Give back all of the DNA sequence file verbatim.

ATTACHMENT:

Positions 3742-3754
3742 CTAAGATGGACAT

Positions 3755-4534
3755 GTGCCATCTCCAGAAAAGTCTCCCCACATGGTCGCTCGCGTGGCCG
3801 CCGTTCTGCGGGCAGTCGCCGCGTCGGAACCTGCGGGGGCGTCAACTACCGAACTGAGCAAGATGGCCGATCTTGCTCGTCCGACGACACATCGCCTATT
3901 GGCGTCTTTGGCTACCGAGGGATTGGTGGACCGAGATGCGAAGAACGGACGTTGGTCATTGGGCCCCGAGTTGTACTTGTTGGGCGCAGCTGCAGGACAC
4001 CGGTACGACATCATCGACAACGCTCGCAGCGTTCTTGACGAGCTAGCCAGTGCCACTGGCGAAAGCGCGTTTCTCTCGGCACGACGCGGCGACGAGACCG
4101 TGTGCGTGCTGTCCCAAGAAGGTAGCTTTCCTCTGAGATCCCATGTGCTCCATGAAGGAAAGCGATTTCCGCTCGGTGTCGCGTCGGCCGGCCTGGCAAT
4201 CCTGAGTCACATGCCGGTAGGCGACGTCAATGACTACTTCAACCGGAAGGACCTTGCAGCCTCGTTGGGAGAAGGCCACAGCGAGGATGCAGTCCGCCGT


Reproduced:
Positions 3742-3754
3742 CTAAGATGGACAT

Positions 3755-4534
3755 GTGCCATCTCCAGAAAAGTCTCCCCACATGGTCGCTCGCGTGGCCG
3801 CCGTTCTGCGGGCAGTCGCCGCGTCGGAACCTGCGGGGGCGTCAACTACCGAACTGAGCAAGATGGCCGATCTTGCTCGTCCGACGACACATCGCCTATT
3901 GGCGTCTTTGGCTACCGAGGGATTGGTGGACCGAGATGCGAAGAACGGACGTTGGTCATTGGGCCCCGAGTTGTACTTGTTGGGCGCAGCTGCAGGACAC
4001 CGGTACGACATCATCGACAACGCTCGCAGCGTTCTTGACGAGCTAGCCAGTGCCACTGGCGAAAGCGCGTTTCTCTCGGCACGACGCGGCGACGAGACCG
4101 TGTGCGTGCTGTCCCAAGAAGGTAGCTTTCCTCTGAGATCCCATGTGCTCCATGAAGGAAAGCGATTTCCGCTCGGTGTCGCGTCGGCCGGCCTGGCAAT
4201 CCTGAGTCACATGCCGGTAGGCGACGTCAATGACTACTTCAACCGGAAGGACCTTGCAGCCTCGTTGGGAGAAGGCCACAGCGAGGATGCAGTCCGCCGT